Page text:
Helping Holden workers over the line

After Toyota and Ford, the closure of Holden on October 20 marks the end of car manufacturing in Australia.

In the leadup to the gates closing at the Elizabeth carmaking plant, Flinders University Australian Industrial Transformation Institute (AITI) is holding a high-level public meeting in Adelaide called ‘Post-Holden South Australia and the future of Manufacturing’.

The final closure is expected to result in the direct loss of 3,000 jobs, mainly in the northern suburbs, with flow-on effects for 500 or so suppliers. Total job losses could involve up to 12,000 jobs in South Australia, with thousands more unemployed interstate with the Toyota and other car plants’ previous closures.

Economic conditions have improved since Holden revealed its plan to close Australian production plans three years ago, says AITI director Professor John Spoehr, who will chair the public forum.

Holden's Adelaide plant will close October 20, signalling an end to Australia's car manufacturing industry.
Holden’s Adelaide plant will close October 20, bringing to an end Australia’s car manufacturing industry.

“However the State is still heading for the largest economic shock we have experienced in the past 20 years,” Professor Spoehr says, stressing the auto supply and component company workers will need support through the transition.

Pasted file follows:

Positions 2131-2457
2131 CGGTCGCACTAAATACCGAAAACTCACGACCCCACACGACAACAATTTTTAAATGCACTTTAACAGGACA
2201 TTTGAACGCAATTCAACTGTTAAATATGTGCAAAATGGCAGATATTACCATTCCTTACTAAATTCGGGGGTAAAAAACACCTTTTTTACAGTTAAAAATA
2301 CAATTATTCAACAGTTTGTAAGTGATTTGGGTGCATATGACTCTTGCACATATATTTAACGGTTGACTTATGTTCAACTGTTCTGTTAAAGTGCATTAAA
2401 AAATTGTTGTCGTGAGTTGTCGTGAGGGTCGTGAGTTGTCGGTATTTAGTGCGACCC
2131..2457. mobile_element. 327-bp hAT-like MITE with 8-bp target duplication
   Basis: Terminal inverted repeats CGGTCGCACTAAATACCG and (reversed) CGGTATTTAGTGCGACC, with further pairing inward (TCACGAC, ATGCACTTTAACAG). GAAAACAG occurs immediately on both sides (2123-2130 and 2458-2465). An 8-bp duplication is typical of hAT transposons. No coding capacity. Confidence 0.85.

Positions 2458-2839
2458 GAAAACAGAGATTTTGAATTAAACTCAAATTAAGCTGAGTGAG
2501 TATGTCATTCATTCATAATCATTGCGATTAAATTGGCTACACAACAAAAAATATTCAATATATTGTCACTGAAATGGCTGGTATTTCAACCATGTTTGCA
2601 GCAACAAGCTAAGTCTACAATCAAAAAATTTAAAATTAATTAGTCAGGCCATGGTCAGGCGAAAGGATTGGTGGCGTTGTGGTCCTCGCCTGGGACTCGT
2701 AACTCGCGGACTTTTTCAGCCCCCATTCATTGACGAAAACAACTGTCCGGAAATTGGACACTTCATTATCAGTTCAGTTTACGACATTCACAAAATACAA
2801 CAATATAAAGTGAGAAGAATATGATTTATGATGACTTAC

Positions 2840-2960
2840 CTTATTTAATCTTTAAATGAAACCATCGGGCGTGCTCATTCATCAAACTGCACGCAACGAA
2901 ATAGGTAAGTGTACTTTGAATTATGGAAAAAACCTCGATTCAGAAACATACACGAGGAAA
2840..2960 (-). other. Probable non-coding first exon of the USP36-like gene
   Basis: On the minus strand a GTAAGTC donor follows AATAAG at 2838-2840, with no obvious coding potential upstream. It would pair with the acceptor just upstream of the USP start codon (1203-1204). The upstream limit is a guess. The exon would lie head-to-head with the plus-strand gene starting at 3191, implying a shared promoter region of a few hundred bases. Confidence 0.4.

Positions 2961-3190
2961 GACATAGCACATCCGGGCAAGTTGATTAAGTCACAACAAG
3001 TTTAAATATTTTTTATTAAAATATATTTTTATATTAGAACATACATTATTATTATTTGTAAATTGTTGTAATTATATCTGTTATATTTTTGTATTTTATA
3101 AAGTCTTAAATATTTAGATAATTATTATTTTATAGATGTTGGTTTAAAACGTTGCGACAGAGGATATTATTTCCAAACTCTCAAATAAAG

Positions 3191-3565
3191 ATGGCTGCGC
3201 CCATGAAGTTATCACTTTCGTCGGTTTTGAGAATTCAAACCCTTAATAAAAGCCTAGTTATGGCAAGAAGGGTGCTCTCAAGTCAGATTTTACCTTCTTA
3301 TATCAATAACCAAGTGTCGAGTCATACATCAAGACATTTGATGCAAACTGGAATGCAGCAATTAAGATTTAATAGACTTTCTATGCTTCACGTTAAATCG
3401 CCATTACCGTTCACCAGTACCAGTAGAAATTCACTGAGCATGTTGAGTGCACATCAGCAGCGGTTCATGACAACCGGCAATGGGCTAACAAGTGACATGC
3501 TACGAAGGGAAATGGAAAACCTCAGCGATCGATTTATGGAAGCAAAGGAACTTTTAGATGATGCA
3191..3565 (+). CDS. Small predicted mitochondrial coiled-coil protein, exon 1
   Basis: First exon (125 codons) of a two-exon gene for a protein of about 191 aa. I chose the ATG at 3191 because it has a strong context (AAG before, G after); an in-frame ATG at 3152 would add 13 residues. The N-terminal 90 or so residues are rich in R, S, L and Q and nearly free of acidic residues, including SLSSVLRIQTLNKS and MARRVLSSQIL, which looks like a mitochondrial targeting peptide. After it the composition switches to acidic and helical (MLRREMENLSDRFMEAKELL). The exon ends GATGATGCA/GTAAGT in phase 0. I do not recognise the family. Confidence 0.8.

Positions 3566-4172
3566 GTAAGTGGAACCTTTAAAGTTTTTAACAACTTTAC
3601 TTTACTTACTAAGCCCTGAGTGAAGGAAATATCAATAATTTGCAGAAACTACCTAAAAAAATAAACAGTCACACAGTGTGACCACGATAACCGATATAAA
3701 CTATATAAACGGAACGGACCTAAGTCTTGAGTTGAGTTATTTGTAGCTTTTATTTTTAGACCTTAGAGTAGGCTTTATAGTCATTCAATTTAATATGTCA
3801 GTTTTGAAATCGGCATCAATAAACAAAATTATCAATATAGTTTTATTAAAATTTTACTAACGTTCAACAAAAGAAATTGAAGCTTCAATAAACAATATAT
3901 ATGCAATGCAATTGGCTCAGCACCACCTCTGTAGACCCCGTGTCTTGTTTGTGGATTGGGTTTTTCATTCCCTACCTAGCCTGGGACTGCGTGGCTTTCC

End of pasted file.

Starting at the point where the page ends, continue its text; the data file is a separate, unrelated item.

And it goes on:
“While efforts to try and reduce the impact of the closure on auto workers are making a difference, the fact remains that thousands of well-paid jobs are being lost, intensifying competition for job vacancies in the State.

“Investments in accelerating industry diversification remain critical, along with generating short-term job opportunities through high levels of public investment in social and physical infrastructure projects.”

Manufacturing continues to be one of the state’s largest industries, involving about 70,000 jobs.

The forum will feature an update by Professor Spoehr on the impact of the closure, followed by perspectives on life after Holden from leaders in the fields of politics, manufacturing, science and innovation.

Presenters include:

Senator Kim Carr, Shadow Minister for Innovation, Industry, Science and Research and a Senator for Victoria. Senator Carr has been a staunch advocate of the automotive industry, arguing that it has long been Australia’s greatest repository of advanced manufacturing capabilities.

Hon Kyam Maher, the SA Minister for Manufacturing and Innovation, Automotive Transformation and Aboriginal Affairs and Reconciliation is also Minister for Employment and Minister for Science and Information Economy.

Nick Champion MP, Shadow Assistant Minister for Manufacturing and Science. He held the seat of Wakefield in South Australia which includes Elizabeth and other suburbs surrounding the Holden factory.

John Camillo, the State Secretary of the AMWU has responsibility for representing automotive workers in South Australia. John is assisting workers through the transition from Holden’s automotive manufacturing into potential new jobs in SA.

A panel discussion will follow the presentations

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